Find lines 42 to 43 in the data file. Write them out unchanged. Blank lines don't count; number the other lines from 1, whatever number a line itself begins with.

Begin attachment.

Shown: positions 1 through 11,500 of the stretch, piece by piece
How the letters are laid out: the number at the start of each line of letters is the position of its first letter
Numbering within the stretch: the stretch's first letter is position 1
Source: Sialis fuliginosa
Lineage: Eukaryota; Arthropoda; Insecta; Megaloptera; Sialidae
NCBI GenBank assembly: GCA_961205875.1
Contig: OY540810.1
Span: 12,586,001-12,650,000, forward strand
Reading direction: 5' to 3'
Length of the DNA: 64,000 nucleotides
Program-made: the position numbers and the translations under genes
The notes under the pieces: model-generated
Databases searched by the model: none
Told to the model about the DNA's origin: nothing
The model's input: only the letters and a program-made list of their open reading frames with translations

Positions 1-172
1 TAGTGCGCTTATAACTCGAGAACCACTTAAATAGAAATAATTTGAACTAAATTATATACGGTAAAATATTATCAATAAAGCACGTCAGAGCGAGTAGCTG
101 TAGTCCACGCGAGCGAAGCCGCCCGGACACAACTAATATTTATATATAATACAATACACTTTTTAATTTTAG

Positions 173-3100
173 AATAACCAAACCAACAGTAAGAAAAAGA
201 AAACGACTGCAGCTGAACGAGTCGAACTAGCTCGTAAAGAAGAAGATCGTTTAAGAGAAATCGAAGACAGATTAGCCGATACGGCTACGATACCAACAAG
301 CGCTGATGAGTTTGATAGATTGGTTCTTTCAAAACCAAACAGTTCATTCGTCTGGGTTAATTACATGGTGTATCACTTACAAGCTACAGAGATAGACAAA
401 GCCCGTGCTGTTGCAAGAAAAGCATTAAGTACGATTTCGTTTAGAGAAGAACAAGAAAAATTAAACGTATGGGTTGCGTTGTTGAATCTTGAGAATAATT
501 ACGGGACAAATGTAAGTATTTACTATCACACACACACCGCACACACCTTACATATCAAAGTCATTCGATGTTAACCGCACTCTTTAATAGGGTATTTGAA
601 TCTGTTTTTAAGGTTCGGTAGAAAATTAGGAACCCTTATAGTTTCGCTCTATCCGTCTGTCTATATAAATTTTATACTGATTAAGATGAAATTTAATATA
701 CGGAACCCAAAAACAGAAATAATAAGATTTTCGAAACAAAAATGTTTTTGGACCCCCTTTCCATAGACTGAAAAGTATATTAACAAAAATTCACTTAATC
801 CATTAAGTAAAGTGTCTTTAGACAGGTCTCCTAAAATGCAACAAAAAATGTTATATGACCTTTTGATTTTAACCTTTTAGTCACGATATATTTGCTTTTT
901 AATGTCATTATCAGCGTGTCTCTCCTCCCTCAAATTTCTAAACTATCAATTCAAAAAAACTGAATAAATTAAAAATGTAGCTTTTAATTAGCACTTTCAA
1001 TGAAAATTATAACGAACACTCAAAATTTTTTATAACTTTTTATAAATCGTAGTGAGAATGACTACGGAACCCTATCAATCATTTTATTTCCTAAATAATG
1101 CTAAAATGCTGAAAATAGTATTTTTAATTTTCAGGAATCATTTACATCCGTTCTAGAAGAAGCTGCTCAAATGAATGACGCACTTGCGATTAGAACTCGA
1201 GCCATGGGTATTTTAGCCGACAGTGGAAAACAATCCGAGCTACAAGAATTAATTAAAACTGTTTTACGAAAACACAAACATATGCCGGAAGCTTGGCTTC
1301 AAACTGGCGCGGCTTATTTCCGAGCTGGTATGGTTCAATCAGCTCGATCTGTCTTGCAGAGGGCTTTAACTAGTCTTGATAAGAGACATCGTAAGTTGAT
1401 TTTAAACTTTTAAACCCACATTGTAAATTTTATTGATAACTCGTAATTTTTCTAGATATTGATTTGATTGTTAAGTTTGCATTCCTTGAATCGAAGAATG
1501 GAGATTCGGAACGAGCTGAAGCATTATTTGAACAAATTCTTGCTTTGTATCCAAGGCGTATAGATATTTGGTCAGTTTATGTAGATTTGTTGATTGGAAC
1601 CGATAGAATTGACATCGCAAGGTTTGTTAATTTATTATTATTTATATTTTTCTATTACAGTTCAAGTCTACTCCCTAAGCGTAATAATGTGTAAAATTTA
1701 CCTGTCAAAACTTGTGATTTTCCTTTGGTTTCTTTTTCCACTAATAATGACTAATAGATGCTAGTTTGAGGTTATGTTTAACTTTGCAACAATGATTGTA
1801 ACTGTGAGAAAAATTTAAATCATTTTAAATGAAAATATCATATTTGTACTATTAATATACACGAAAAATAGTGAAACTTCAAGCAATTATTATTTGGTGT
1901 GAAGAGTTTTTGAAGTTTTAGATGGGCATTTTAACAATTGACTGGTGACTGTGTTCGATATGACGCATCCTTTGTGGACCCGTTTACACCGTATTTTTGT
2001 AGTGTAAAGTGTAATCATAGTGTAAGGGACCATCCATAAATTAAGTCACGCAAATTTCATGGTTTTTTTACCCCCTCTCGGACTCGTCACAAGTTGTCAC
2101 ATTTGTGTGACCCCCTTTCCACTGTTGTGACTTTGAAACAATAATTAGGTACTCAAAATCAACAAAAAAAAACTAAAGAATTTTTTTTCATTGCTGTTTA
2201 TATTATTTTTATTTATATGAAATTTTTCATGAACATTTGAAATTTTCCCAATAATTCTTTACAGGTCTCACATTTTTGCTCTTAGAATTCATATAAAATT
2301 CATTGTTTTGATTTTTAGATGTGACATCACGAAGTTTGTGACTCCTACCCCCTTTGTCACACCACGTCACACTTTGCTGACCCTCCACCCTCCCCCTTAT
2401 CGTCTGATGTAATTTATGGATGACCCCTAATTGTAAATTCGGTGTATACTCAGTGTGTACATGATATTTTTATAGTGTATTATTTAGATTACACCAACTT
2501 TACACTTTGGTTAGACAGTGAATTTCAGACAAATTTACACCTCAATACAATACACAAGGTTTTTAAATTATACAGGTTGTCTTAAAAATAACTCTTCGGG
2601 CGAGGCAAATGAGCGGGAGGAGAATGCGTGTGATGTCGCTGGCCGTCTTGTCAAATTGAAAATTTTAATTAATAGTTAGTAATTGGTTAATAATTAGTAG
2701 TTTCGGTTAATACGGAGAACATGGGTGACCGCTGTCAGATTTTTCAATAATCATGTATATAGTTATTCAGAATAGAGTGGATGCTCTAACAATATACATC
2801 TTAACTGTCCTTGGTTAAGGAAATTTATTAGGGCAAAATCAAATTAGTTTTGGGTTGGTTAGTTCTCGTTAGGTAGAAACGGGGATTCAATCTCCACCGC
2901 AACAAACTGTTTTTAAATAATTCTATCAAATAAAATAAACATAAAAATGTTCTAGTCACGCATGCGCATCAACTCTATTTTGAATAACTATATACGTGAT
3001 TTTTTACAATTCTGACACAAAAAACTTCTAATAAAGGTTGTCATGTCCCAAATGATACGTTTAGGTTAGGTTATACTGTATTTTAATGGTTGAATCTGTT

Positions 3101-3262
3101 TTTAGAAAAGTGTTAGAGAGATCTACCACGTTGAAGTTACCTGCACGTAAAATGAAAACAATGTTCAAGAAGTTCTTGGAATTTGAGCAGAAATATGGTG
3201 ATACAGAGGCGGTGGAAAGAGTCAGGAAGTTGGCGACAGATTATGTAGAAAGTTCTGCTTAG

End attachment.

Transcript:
2301 CATTGTTTTGATTTTTAGATGTGACATCACGAAGTTTGTGACTCCTACCCCCTTTGTCACACCACGTCACACTTTGCTGACCCTCCACCCTCCCCCTTAT
2401 CGTCTGATGTAATTTATGGATGACCCCTAATTGTAAATTCGGTGTATACTCAGTGTGTACATGATATTTTTATAGTGTATTATTTAGATTACACCAACTT